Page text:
For those looking to move into a condo, there are myriad factors that come into play while searching for the best—and most efficient—place to live. Of course, location, size, and safety are always a concern. Amenities attract home seekers, as well, with fitness centers, pools, and media rooms having an increasing appeal on prospective residents.
Parking is another such attribute that can prove a highly in-demand commodity. After all, residents who own cars in both cities and suburbs understand the various parking challenges that can come with owning property. In urban areas, the drama involved in simply finding a space is enough (and costs enough) to make one want to send his or her vehicle careening off the Pulaski Skyway.
Condo properties that offer a parking facility alleviate headaches, guaranteeing residents a place to park their vehicles. Regardless of whether the facility is underneath the building or adjacent to it, there’s more to running a parking garage than just painting some stripes on the pavement and watching cash roll in. Management, allocation of spaces, and security are just a few of the considerations.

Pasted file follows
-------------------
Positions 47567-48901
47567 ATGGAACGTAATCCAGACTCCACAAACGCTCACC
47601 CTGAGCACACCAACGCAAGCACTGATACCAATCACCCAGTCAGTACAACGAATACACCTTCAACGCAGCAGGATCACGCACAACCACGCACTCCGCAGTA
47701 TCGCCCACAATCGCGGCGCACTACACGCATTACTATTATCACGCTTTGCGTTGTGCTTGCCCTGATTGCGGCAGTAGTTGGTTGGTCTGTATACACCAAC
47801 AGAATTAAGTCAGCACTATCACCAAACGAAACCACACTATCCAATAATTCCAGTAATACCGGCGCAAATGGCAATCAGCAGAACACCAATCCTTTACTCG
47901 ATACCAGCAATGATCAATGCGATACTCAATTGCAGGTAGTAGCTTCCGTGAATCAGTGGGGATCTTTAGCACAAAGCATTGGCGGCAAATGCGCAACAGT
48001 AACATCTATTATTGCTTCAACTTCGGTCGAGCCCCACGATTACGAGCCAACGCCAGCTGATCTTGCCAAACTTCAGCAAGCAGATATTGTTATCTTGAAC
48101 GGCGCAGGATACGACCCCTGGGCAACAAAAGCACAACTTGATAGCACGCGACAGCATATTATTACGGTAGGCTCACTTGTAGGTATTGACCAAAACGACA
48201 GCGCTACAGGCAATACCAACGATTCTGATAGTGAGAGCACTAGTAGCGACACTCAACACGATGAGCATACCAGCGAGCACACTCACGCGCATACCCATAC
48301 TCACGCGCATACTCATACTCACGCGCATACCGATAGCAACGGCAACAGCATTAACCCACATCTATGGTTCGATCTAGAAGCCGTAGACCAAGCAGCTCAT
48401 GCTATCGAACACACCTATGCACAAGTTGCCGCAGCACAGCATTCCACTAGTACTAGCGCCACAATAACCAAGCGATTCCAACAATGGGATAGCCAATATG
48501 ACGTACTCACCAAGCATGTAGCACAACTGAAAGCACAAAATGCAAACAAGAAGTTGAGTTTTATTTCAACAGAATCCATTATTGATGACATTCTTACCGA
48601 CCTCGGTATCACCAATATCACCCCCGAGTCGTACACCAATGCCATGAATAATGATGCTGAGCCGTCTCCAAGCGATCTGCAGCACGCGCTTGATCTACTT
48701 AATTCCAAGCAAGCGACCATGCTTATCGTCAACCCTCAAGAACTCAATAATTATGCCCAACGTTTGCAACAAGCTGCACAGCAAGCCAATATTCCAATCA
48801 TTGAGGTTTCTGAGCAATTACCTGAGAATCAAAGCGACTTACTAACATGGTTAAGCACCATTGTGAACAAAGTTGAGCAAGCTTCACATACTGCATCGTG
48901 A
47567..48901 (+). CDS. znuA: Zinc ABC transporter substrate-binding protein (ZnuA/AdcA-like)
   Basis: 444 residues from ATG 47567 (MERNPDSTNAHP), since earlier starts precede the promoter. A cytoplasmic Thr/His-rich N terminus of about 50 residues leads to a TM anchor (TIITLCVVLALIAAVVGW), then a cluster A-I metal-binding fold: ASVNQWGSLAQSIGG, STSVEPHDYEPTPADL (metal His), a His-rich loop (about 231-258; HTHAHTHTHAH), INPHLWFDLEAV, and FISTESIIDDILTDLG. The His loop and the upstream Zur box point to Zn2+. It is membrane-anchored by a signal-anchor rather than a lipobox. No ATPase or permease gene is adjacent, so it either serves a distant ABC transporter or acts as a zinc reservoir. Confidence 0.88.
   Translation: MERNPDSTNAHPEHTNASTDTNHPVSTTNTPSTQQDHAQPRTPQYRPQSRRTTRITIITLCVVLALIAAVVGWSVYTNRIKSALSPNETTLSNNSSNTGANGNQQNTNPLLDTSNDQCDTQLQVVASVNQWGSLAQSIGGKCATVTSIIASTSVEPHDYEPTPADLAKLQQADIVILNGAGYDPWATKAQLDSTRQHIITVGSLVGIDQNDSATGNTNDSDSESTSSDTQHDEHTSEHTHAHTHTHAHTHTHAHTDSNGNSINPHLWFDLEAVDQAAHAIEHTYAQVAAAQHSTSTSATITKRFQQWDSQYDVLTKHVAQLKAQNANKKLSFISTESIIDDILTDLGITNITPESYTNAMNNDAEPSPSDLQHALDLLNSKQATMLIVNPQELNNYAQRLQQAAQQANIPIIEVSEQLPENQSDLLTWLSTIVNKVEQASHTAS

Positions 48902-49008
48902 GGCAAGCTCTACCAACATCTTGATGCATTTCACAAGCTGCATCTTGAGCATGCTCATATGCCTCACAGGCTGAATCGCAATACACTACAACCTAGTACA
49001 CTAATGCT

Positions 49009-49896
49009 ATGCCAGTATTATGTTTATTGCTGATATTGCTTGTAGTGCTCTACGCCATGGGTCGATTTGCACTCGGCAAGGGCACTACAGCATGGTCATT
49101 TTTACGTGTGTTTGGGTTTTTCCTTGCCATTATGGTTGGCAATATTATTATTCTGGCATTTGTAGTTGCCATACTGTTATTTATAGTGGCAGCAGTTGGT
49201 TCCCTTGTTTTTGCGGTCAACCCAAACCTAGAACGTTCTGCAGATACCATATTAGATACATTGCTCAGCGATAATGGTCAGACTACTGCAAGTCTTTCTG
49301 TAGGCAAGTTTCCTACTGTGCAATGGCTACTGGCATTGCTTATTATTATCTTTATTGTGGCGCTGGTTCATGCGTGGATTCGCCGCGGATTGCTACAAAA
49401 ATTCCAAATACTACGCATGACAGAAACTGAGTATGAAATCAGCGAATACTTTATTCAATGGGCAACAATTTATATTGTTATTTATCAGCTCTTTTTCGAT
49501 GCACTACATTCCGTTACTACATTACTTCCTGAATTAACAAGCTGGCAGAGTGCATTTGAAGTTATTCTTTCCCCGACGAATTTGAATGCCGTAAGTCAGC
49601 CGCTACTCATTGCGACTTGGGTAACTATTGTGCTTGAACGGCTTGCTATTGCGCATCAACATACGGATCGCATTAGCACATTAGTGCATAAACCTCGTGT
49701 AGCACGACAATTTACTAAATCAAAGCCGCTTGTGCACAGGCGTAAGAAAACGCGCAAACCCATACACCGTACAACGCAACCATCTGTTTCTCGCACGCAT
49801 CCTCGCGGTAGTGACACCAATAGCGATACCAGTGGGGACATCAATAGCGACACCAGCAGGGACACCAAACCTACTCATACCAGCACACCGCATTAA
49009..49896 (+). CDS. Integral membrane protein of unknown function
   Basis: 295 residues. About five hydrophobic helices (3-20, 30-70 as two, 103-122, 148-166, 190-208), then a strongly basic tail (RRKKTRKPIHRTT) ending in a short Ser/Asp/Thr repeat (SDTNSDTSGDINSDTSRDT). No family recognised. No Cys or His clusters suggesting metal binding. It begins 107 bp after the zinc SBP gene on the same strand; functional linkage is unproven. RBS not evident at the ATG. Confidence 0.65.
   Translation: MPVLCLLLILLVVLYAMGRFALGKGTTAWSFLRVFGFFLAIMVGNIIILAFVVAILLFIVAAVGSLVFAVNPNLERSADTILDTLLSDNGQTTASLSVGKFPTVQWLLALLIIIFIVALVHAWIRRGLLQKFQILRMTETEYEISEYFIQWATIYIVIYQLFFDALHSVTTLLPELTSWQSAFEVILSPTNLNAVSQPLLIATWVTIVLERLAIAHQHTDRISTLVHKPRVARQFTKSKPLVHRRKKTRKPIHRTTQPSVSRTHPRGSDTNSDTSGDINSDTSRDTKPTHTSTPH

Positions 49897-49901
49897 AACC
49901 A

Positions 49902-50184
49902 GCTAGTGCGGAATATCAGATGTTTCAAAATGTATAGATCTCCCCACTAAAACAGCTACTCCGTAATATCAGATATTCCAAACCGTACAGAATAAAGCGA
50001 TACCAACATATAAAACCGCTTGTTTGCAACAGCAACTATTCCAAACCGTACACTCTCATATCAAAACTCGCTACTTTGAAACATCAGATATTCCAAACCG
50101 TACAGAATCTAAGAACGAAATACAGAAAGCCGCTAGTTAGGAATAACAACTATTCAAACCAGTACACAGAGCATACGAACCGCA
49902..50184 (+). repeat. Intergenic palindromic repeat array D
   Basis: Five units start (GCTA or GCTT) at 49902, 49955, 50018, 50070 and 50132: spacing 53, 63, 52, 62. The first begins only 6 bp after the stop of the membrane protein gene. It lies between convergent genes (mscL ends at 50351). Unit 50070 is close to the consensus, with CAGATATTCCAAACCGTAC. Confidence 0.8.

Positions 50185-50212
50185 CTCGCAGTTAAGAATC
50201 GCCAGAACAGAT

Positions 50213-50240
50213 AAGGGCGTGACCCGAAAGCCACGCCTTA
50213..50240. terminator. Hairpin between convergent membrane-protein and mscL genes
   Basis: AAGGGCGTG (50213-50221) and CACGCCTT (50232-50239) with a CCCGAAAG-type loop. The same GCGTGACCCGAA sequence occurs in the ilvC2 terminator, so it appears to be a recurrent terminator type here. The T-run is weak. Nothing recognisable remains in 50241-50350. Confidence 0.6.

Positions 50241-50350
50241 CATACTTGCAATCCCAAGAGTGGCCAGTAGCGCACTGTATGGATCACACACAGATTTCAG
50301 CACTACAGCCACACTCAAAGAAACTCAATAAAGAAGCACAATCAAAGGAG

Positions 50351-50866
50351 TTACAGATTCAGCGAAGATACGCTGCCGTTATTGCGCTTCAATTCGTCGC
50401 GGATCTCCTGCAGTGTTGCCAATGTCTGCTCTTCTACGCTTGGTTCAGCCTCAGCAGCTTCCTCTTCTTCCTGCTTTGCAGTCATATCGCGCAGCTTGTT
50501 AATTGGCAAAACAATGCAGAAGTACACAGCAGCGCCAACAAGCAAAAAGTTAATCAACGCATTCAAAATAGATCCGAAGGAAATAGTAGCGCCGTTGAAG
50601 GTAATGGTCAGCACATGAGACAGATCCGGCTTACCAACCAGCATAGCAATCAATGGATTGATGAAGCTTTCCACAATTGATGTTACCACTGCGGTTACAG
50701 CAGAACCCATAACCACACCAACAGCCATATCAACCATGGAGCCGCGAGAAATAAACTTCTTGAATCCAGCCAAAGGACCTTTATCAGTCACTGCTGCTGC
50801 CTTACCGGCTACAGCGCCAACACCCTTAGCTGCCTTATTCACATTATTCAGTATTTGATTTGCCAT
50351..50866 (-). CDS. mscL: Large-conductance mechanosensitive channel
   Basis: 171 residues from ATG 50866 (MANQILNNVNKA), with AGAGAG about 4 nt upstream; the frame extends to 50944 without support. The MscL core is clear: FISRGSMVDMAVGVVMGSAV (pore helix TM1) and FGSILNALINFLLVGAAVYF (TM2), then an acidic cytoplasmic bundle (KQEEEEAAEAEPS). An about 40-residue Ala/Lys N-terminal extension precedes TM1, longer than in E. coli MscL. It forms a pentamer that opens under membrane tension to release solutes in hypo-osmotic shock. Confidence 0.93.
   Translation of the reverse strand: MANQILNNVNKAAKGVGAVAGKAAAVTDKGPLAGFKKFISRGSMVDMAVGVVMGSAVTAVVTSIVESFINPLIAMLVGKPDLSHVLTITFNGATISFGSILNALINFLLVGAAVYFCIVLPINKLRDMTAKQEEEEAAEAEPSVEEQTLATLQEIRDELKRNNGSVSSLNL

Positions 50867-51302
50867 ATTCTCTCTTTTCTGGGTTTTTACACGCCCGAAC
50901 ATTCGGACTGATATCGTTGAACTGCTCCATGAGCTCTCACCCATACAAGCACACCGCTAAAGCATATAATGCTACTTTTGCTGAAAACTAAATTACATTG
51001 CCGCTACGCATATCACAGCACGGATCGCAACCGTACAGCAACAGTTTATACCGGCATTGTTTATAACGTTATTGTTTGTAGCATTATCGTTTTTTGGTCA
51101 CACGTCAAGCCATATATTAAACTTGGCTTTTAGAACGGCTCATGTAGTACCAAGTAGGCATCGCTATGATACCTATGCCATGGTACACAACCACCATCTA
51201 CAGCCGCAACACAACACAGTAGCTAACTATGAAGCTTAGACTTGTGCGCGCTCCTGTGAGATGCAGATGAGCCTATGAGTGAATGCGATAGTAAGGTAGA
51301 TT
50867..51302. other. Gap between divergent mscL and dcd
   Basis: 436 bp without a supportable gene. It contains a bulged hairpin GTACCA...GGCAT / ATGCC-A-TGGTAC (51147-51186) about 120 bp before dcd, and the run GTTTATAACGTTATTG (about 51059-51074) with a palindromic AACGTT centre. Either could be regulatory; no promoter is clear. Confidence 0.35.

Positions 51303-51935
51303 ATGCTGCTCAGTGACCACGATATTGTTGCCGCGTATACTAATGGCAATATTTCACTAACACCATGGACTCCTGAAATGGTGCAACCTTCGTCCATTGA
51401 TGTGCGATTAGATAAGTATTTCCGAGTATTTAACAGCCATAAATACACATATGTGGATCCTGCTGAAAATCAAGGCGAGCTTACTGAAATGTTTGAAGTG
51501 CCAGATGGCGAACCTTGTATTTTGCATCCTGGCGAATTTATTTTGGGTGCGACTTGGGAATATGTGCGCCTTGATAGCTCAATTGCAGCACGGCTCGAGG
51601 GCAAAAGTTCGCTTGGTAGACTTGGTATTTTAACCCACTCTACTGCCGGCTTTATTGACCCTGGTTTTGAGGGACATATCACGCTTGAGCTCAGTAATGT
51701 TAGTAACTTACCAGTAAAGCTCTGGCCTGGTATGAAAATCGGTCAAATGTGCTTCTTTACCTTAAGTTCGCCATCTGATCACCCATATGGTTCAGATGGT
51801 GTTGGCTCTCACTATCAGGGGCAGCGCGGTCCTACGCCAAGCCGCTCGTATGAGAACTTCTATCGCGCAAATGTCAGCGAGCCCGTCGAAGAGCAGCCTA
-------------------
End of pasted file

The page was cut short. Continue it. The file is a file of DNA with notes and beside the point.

Unlike in New York City, where the subway system and various other infrastructure concerns require a very specific set of parking-related rules and regulations to remain in place, New Jersey has limited legislation that governs how an association can approach parking issues. Stephen B. Kotzas, a partner with the law firm of Berry, Sahradnik, Kotzas & Benson in Toms River, explains that, should parking issues prove relevant to a particular association, then they need to be governed by that community's bylaws.
That said, there are specific laws that pertain to towing regulations, and these have an obvious bearing on parking situations. Donna Shahrabani, a partner at the law firm of Buckalew Frizzell & Crevina LLP in Glen Rock, specifically points to The New Jersey Predatory Towing Prevention Act from 2007 as an influential statute.